Great Grilling Recipes
Grill Cooking and Storage Tips
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The ABCs of Safe and Healthy Grilling
Ready to fire up the grill? Boost the flavor and nutrition of your foods and avoid harmful pathogens such as salmonella and E. coli with the following barbeque tips from expert sources at the American Dietetic Association (ADA) and The United States Department of Agriculture (USDA).
A is for absolutely avoiding using the same plate for raw and cooked food.
B is for brush – use a separate one for marinating and another for basting cooked meat.
C is for cleaning the grill with hot soapy water before you use it. This prevents sticking, burning and any off-taste from built-up grease.
E is for extremely delicious. It's the most apt description for our Marvelous Meat Marinade.
F is for fruit, which becomes even more juicy and flavorful when grilled. If you're barbecuing fruit alone, opt for a lower heat.
G is for ground meat, which because of the grinding process is typically more exposed to harmful pathogens. Use a meat thermometer to ensure it reaches 160 degrees F.
H is for hacking off visible fat from steaks, chops and other meats before you grill for a leaner, healthier meal.
I is for identifying the thickness of your meat. Cook thinner pieces faster at a higher heat and thicker pieces slowly at a lower heat. To ensure proper doneness, use a meat thermometer.
J is for juicy. We're talking about our double-decker Pineapple Bacon Burgers. Yum!
K is for keeping cooked meat hot. Aim for at least 140 degrees F until you're ready to serve it.
L is for low-fat marinades. The American Dietetic Association (ADA) recommends salsa, low-calorie salad dressings, wine, pineapple, papaya and citrus juices to add a flavor boost without extra fat.
M is for marinate. Do it in the refrigerator and discard the marinade immediately after use. Boil any marinade you've used on raw meat if the recipe calls for you to use it on cooked meat, too.
O is for oiling the grill with a small amount of vegetable oil before you cook. This prevents sticking and adds those cool-looking grill marks to your food.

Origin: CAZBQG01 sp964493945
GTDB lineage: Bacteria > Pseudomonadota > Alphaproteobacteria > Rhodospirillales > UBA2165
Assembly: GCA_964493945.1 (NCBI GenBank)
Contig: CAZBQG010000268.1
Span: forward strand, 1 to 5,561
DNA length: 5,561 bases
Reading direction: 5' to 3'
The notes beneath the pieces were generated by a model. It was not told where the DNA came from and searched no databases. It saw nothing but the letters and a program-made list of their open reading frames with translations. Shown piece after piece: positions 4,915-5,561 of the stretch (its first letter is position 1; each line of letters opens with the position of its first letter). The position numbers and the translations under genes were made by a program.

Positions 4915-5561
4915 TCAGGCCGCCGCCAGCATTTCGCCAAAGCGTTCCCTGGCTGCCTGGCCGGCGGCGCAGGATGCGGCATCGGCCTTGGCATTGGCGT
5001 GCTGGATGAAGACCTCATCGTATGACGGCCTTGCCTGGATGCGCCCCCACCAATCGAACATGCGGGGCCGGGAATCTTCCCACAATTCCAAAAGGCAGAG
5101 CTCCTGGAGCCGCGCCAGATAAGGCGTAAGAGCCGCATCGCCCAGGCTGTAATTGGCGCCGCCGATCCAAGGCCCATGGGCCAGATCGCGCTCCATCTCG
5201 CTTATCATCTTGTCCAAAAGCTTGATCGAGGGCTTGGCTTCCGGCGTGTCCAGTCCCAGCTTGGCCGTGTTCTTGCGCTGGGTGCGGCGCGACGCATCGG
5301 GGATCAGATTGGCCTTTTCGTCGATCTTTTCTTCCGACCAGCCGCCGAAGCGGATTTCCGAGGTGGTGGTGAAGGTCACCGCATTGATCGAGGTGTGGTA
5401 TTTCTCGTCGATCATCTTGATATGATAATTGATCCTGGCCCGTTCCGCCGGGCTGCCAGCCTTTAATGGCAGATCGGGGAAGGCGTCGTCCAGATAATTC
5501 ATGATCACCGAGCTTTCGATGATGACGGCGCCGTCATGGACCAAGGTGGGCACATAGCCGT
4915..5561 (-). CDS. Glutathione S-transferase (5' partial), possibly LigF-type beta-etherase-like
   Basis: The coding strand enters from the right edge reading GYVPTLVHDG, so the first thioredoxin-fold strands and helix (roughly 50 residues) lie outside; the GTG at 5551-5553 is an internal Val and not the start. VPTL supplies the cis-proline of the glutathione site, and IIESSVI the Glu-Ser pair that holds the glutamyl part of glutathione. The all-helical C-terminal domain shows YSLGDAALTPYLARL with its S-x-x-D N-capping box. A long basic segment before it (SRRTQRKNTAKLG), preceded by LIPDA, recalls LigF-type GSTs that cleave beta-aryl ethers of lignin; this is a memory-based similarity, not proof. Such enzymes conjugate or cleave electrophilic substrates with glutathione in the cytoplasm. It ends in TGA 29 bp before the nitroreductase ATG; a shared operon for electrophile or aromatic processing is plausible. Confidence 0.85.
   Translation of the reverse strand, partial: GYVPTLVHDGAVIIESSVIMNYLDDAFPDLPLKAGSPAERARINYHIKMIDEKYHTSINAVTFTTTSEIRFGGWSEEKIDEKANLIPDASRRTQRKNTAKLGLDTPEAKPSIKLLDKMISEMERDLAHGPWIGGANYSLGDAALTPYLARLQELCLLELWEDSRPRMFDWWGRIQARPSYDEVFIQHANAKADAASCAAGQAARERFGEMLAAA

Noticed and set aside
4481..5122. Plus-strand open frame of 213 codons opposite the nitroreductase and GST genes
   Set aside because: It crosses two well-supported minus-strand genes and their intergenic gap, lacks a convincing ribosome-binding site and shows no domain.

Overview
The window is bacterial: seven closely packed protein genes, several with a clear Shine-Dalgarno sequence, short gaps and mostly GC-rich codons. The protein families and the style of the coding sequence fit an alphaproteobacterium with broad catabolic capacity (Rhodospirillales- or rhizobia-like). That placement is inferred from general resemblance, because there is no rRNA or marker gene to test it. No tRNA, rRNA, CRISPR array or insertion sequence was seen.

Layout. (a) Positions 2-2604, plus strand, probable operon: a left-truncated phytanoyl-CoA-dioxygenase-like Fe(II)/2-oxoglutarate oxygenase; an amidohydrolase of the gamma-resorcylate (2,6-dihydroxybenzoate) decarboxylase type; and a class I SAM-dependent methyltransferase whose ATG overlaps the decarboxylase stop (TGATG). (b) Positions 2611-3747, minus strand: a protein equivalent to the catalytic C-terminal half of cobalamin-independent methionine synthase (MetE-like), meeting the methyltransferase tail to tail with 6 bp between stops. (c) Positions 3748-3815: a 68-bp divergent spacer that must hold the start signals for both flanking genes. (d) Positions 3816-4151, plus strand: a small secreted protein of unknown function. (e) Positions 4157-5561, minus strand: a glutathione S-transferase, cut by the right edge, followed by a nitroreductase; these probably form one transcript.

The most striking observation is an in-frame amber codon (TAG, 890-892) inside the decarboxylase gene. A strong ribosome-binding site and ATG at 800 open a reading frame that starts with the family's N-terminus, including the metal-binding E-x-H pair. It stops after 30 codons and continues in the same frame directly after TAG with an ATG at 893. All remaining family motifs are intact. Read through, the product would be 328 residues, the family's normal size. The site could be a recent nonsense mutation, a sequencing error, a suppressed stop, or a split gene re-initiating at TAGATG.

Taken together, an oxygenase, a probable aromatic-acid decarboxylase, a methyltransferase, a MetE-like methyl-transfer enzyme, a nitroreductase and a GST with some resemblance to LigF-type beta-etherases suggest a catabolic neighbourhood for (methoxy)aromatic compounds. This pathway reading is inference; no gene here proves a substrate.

P is for packing food into a cooler with ice packs if you must transport it. Waiting until the last moment to take it out of the fridge and pack it will also help prevent food-borne illness.
Q is for quick and yummy. That describes our Chicken and Bacon Kabobs in a nutshell.
R is for reheating cooked meats safely to a temperature of 165 degrees F.
S is for shallow containers – they're best for refrigerating leftovers within two hours of cooking. (See “N” if it's a very hot day.)
T is for thermometer – don't start grilling without it. There's no other safe way to protect yourself from food-borne bacteria such as salmonella and E. coli than to use a meat thermometer and ensure that steaks reach 145 degrees F, ground meat and all pork cuts reach at least 160 degrees F, and poultry reaches 165 degrees F.
U is for unbelievable great taste. Cook up a batch of Almond Chicken Kabobs and experience it for yourself.
V is for vegetables, which are delicious when cooked on the grill. Marinate them, then grill directly on the barbecue or wrap in foil to steam them.
W is for washing your hands before, during and after handling food.
X is for X-treme heat. Check out our chili tips to find out about how to buy and store chili peppers for your spicy barbeque dishes.
Y is for yikes! If you've charred your meat, cut off the blackened exterior. Eating charred meat frequently may increase your cancer risk.
Z is for zany flavor levels. We're talking about our Barbecue Chicken Kisses.